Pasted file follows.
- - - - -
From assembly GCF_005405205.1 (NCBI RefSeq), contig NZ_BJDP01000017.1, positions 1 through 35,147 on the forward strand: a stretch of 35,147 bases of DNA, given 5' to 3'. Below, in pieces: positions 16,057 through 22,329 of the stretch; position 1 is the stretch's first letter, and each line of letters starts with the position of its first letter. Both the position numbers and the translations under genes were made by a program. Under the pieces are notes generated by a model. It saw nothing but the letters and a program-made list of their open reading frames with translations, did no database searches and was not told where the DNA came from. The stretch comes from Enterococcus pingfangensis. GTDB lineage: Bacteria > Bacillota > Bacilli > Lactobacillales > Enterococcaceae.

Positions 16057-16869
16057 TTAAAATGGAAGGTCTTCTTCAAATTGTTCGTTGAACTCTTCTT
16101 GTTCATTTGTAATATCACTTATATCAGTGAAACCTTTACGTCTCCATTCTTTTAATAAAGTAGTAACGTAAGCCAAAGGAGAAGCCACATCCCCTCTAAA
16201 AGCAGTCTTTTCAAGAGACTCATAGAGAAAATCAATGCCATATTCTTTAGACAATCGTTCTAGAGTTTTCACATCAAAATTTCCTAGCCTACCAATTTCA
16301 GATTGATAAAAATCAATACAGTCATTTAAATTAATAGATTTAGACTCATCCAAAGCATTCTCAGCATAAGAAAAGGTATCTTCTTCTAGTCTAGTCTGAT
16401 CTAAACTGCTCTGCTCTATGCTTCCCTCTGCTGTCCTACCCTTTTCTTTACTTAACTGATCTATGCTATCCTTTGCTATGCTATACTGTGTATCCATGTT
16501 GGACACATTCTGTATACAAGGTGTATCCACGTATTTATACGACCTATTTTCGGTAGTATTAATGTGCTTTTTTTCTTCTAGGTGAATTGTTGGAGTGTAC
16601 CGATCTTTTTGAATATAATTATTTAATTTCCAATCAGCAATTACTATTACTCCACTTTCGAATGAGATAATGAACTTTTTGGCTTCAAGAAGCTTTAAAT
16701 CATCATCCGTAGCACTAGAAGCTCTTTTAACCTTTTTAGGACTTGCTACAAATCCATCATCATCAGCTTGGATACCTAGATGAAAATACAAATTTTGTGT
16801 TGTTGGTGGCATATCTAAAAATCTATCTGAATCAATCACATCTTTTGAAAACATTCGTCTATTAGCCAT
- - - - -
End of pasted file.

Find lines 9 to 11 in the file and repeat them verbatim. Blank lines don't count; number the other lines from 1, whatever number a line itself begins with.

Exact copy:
16601 CGATCTTTTTGAATATAATTATTTAATTTCCAATCAGCAATTACTATTACTCCACTTTCGAATGAGATAATGAACTTTTTGGCTTCAAGAAGCTTTAAAT
16701 CATCATCCGTAGCACTAGAAGCTCTTTTAACCTTTTTAGGACTTGCTACAAATCCATCATCATCAGCTTGGATACCTAGATGAAAATACAAATTTTGTGT
16801 TGTTGGTGGCATATCTAAAAATCTATCTGAATCAATCACATCTTTTGAAAACATTCGTCTATTAGCCAT